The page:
Sent to Senator Ted Cruz today, after this…
Dear Senator Cruz,
I was disappointed to hear that you approve of allowing people to commit suicide. Suicide is an attack against God’s image in man, and the civil magistrate has a duty to preserve life. It is an abdication of that duty to allow suicides to proceed. Please retract your statement and purpose to use the executive power to oppose suicide, as you ought.
A while back I did a Yahoo search for apostles creed and happened to notice this pop up among the results:
A new musical group called My Soul Among Lions has been started by friends of mine in Bloomington, Indiana, and they are working on an ambitious project to set all 150 psalms to music. They have the first 10 ready to record and have created a kickstarter campaign to raise the funding to do that.
Here’s one of the songs:
Our church board has a custom that the pastor (who is the moderator of the elders board) may not make a motion. But recently he was assigned to do some work and bring back a proposal. The question came up how to properly accomplish that. Based on my research and checking with another church that operates similarly to ours, the answer is, when our moderator brings a proposal to the board it is up to one of the other elders to make a motion to take action on the proposal, as appropriate.
My research follows…
The wicked, in the haughtiness of his countenance, does not seek Him.
All his thoughts are, “There is no God.” – Psalm 10:4
Everyone knows about the wisdom of Solomon. But did you know that Solomon was wise about natural things?
Now God gave Solomon wisdom and very great discernment and breadth of mind, like the sand that is on the seashore. Solomon’s wisdom surpassed the wisdom of all the sons of the east and all the wisdom of Egypt. For he was wiser than all men, than Ethan the Ezrahite, Heman, Calcol and Darda, the sons of Mahol; and his fame was known in all the surrounding nations. He also spoke 3,000 proverbs, and his songs were 1,005. He spoke of trees, from the cedar that is in Lebanon even to the hyssop that grows on the wall; he spoke also of animals and birds and creeping things and fish. Men came from all peoples to hear the wisdom of Solomon, from all the kings of the earth who had heard of his wisdom. – 1 Kings 4:29-34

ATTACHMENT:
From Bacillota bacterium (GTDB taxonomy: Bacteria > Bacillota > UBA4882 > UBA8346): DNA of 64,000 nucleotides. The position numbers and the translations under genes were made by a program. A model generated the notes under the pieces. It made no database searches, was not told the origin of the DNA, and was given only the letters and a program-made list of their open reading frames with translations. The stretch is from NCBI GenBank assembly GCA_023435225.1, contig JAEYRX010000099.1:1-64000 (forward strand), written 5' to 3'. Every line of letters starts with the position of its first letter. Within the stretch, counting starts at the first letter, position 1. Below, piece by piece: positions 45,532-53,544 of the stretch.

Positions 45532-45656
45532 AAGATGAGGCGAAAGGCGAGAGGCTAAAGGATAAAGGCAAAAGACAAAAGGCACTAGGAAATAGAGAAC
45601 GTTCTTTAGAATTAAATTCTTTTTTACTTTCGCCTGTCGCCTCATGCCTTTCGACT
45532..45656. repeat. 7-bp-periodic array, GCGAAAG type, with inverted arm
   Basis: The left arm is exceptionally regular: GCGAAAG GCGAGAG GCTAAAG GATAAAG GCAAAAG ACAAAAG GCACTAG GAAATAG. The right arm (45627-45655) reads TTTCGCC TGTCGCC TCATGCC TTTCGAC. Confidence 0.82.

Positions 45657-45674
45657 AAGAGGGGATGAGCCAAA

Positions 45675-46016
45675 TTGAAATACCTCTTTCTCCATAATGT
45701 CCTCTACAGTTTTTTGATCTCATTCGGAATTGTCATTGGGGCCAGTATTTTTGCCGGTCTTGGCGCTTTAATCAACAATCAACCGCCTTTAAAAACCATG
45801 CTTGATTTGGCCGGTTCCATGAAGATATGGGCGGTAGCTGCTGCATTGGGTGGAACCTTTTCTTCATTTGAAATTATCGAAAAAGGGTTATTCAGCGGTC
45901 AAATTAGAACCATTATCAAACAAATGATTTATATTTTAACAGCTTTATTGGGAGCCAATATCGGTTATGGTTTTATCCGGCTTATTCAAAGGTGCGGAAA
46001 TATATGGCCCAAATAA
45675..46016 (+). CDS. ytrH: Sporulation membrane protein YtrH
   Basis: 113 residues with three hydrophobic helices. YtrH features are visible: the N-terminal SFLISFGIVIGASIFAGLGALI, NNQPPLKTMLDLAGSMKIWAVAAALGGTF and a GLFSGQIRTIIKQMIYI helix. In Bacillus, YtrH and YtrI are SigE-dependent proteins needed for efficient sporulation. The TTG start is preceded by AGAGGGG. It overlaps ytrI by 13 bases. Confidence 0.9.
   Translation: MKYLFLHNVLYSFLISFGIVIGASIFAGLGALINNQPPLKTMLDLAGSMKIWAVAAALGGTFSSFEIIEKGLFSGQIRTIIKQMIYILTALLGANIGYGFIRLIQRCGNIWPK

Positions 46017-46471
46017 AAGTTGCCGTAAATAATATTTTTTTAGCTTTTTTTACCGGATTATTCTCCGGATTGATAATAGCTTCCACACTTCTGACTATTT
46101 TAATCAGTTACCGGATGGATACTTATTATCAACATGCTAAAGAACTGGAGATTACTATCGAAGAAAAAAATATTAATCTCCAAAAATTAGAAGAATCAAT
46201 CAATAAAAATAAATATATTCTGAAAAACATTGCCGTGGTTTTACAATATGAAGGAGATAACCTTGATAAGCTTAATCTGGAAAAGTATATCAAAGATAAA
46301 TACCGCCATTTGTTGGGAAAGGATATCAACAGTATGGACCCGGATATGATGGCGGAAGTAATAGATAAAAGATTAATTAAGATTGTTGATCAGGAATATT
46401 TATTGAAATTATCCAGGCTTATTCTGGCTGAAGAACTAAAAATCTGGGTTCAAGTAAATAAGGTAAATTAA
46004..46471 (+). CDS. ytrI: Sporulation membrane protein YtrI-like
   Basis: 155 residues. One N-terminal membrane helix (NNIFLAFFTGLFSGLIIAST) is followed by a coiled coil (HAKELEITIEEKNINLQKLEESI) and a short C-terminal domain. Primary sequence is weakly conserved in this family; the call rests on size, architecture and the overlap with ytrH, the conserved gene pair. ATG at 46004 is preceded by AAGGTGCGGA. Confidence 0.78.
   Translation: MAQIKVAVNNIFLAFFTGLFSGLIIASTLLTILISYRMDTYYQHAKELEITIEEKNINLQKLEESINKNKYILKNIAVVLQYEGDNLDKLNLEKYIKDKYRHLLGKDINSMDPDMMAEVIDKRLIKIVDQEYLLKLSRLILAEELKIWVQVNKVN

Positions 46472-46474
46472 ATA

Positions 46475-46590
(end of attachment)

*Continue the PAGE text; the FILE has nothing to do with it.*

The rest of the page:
Solomon sought the truth, and God blessed him with wisdom to find it and teach it. Solomon was a wise scientist—not like all these wicked, lying fools whose first principle is, “There is no God.” We should never be intimidated by such men.
When we work to be about our duty to defend and care for the poor, the orphan, the widow, the alien and the stranger like we see modeled for us by righteous Job in Job 31—when we take action to help the weak—we will sin in the process of that.
What do I mean by this?
First, we have to understand that everything that we do in this life is tainted by our sin (this is an application of total depravity)—even when we are at our best and consciously working to obey God, we don’t carry out His commands fully or with perfectly pure motives. So when I say that “when we take action to help the weak we will sin in the process of that” I’m not really saying much—there is sin in everything we do.
The thing is, though, we’re no cleaner or freer from sin if we don’t act—in fact, when Jesus speaks of separating the righteous from the unrighteous at the end of the age as the shepherd separates the sheep from the goats, the great sin of the unrighteous is in failing to act to help the weak – ‘Lord, when did we see You hungry, or thirsty, or a stranger, or naked, or sick, or in prison, and did not take care of You?’ (Matthew 25:31-46)… Continue reading
Calvin on giving our fellow men the benefit of the doubt in the decisions they make while expecting God to measure up (down?) to our expectations:
“And certainly in this matter many display monstrous infatuation, presuming to subject the works of God to their calculation, and discuss his secret counsels, as well as to pass a precipitate judgment on things unknown, and that with greater license than on the doings of mortal men. What can be more preposterous than to show modesty toward our equals, and choose rather to suspend our judgment than incur the blame of rashness, while we petulantly insult the hidden judgments of God, judgments which it becomes us to look up to and revere…” – Calvin, Institutes, 1.17.1